A dead calf with injuries consistent with a large cat kill prompted a call from a farmer to Iowa’s Department of Natural Resources.  While relatively uncommon in Iowa, the call came in a couple days after the calf was discovered when a landowner spotted the culprit.

As DNR officers arrived on the scene, the decision was made to safely dispatch the animal via lethal action due to the animal’s proximity to both humans and livestock.

“White-tailed deer and other wild animals, particularly the weak or injured, are often the preferred prey. But in this situation, it appears this mountain lion has targeted young livestock and livestock producers are well within their rights to protect their livelihood,” Bruce Trautman, deputy director with the Iowa DNR said in a release.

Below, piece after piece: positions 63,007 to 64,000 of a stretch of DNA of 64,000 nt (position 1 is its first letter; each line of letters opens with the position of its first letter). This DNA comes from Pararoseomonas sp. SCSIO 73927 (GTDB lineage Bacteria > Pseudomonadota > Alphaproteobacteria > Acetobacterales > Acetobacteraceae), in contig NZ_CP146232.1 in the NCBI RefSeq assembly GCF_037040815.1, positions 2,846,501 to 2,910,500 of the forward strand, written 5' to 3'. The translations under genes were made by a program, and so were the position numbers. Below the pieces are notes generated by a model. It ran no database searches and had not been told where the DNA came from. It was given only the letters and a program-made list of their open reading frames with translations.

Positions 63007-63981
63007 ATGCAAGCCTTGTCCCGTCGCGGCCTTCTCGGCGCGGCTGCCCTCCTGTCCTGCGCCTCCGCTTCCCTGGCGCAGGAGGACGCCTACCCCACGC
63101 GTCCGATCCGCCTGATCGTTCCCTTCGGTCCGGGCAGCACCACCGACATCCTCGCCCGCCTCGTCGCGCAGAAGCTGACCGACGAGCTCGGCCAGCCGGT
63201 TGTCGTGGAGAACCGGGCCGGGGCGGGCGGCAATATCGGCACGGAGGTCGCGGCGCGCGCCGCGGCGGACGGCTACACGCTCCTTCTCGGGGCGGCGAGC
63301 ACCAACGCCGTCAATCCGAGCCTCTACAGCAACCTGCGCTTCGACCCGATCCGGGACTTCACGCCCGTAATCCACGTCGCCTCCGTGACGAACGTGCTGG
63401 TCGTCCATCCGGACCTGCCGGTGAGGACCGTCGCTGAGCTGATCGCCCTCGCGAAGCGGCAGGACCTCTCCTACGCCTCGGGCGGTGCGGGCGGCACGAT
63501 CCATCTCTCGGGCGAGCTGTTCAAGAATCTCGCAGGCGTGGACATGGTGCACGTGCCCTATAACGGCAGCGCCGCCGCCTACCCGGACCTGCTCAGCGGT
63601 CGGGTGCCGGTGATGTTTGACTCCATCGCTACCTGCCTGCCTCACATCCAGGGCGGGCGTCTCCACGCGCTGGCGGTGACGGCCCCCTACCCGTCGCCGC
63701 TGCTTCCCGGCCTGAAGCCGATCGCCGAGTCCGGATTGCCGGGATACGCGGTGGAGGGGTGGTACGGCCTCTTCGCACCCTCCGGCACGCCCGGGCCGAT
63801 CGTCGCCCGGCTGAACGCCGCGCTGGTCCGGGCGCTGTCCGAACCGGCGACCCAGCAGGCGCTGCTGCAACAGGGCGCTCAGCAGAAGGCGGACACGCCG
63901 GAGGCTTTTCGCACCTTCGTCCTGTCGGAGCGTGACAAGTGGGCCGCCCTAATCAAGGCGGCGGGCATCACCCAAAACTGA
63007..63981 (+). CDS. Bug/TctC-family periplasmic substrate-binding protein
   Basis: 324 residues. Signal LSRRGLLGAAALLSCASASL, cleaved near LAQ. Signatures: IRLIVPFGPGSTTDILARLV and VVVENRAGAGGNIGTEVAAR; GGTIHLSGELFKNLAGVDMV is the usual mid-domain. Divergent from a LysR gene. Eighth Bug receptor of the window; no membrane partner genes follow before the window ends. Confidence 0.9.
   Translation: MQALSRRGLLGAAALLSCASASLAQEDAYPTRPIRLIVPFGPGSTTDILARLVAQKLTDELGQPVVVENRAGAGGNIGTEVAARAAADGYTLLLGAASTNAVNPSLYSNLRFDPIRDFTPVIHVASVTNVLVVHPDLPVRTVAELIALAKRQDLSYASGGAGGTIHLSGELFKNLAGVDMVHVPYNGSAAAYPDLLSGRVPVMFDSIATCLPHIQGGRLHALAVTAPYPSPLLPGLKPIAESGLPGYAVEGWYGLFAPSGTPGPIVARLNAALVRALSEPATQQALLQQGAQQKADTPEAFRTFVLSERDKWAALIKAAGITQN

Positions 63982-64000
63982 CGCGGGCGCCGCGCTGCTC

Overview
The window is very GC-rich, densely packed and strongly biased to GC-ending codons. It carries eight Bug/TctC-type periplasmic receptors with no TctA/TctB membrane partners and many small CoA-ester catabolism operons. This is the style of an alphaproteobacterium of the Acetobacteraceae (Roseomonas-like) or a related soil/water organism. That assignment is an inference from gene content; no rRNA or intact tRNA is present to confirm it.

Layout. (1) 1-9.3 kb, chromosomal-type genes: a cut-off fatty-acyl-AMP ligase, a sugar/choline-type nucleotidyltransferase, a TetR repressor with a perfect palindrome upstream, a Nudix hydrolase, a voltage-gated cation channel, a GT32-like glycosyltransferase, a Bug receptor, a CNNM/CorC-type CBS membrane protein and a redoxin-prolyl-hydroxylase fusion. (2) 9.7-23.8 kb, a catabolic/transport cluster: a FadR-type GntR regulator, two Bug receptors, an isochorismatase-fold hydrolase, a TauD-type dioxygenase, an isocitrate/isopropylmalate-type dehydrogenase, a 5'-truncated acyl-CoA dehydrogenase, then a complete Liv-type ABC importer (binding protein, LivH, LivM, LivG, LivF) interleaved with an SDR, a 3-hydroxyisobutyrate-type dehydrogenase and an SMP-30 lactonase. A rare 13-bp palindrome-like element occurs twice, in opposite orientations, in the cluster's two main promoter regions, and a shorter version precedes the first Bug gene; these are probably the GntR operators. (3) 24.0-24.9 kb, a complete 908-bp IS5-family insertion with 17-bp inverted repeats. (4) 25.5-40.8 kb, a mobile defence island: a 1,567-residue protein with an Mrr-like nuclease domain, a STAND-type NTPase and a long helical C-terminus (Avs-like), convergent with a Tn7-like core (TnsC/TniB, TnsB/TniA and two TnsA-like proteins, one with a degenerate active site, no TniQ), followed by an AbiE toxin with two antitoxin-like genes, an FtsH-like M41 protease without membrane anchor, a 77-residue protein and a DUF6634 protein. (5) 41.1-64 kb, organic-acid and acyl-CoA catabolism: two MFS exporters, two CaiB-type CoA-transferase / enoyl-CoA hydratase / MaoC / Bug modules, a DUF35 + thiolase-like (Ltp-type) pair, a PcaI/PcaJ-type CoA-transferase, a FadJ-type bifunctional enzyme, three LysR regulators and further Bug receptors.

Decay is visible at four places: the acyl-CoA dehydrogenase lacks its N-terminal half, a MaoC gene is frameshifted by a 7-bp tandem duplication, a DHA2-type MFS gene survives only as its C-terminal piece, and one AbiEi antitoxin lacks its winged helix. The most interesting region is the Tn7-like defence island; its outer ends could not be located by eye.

While the specimen remains as the first confirmed female cougar in the Hawkeye state, there have been 21 other confirmed cats in the state since 1995.  Despite a lack of evidence that the cat in question had produced any young, the DNR plans to test teeth and tissue samples for genetic analysis.

As each specimen is tested genetically, officials in Iowa have found that in all other cases where mountain lions were killed, South Dakota and Nebraska have been confirmed as the genetic source for cats found roaming in the state.